Other times I was alone, so very alone. And it often happens that when I am abroad and alone I sometimes feel lonely and a little wretched but these feelings are seldom overwhelming. But then I always look back on those times with positivity. As if that alone-ness was the utmost luxury: just pure freedom.

I’d walk the streets of Seoul. Just walking, lots and lots of walking. I think I averaged around 25,000 steps a day. When I’d eaten dinner, I’d walk for an hour or so, and then start thinking about heading back. I was staying in the lovely apartment of someone I met in Beijing who’d found a job in Seoul (he was out of town when I visited). When I got to my destination subway station, of the apartment, I’d head to a convenience store across the street where I’d buy a creamy bread and a couple of beers. I’d walk home with that. I’d load up a football game on my laptop. This was late June and the World Cup was on. I’d eat my creamy bread and watch the game and drink my beers. Then I’d go to bed and try to sleep but often wouldn’t be able to until around 4am. I’d wake around midday and repeat the process. Lots of walking, in the June heat. See a few sights. Have dinner. Buy creamy bread and beers for midnight supper. Football. Bed.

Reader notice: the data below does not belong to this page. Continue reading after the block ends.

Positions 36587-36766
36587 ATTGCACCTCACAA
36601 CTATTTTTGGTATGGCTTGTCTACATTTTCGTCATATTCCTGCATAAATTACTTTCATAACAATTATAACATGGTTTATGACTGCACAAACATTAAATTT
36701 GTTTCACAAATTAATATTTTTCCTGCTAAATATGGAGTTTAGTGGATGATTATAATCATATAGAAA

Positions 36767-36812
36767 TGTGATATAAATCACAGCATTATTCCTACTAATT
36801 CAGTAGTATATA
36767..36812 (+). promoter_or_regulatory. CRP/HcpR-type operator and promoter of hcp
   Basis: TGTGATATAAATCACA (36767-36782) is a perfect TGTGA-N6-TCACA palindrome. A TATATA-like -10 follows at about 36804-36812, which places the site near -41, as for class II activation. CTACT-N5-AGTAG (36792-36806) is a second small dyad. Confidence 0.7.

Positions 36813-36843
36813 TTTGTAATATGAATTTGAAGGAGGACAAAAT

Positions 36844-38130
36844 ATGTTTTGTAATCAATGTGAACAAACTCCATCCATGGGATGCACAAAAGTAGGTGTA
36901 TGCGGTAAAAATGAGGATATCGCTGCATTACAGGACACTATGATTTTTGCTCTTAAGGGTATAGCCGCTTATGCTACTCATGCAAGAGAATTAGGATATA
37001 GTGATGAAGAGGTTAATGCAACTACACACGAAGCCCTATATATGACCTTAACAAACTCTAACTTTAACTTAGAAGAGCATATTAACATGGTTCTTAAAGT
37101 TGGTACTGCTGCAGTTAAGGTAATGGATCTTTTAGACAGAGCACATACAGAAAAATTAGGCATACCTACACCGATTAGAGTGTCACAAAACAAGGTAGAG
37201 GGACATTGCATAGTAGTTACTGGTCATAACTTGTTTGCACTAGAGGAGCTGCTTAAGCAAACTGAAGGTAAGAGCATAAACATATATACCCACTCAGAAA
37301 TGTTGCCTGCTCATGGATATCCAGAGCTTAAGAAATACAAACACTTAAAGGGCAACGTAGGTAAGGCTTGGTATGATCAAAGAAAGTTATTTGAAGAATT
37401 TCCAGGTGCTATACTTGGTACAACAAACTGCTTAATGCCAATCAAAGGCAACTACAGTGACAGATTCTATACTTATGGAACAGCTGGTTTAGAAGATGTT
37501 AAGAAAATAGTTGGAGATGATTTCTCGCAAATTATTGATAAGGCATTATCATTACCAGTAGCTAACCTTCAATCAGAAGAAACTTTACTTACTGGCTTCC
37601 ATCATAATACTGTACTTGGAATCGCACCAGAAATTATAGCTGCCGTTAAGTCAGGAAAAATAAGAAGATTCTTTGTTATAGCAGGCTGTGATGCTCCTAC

On my trip to the Philippines, which was surprising in many ways, I remember one day being taken to a beach by a local. I was on the island of Palawan, in El Nido. We arrived late in the day, just in time for the sunset. And then we walked on the beach while the sky turned from orange to beige and deepest navy, and she told me her sad story about her French boyfriend who she had a baby with and who wanted to marry her but she didn’t want to marry so young, and he had terrible mood swings, and so she abandoned him, and I listened while the surf washed softly over our feet.